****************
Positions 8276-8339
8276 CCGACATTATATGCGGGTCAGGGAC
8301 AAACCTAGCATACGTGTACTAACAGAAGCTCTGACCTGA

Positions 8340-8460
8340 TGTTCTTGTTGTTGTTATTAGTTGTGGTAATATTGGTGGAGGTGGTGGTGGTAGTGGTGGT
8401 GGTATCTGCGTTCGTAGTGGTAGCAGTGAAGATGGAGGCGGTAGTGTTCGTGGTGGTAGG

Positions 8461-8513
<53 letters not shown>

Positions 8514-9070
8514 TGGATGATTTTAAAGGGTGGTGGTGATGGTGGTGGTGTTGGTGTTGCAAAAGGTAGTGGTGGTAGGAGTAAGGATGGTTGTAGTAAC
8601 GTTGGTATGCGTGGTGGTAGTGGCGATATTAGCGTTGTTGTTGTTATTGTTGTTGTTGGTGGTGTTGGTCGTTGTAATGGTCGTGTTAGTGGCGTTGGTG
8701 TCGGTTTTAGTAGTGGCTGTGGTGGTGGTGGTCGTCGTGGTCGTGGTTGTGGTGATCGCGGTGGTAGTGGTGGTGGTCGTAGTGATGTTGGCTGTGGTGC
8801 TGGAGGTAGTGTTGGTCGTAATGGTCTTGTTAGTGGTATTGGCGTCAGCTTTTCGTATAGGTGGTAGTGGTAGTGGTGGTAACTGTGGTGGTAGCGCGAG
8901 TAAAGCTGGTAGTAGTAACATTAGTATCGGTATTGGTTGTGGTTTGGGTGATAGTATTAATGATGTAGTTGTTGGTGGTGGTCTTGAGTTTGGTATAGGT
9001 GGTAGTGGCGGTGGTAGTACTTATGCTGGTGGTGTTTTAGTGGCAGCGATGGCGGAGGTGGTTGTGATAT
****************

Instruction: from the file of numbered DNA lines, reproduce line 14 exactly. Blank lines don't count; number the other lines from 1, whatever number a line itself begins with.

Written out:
8901 TAAAGCTGGTAGTAGTAACATTAGTATCGGTATTGGTTGTGGTTTGGGTGATAGTATTAATGATGTAGTTGTTGGTGGTGGTCTTGAGTTTGGTATAGGT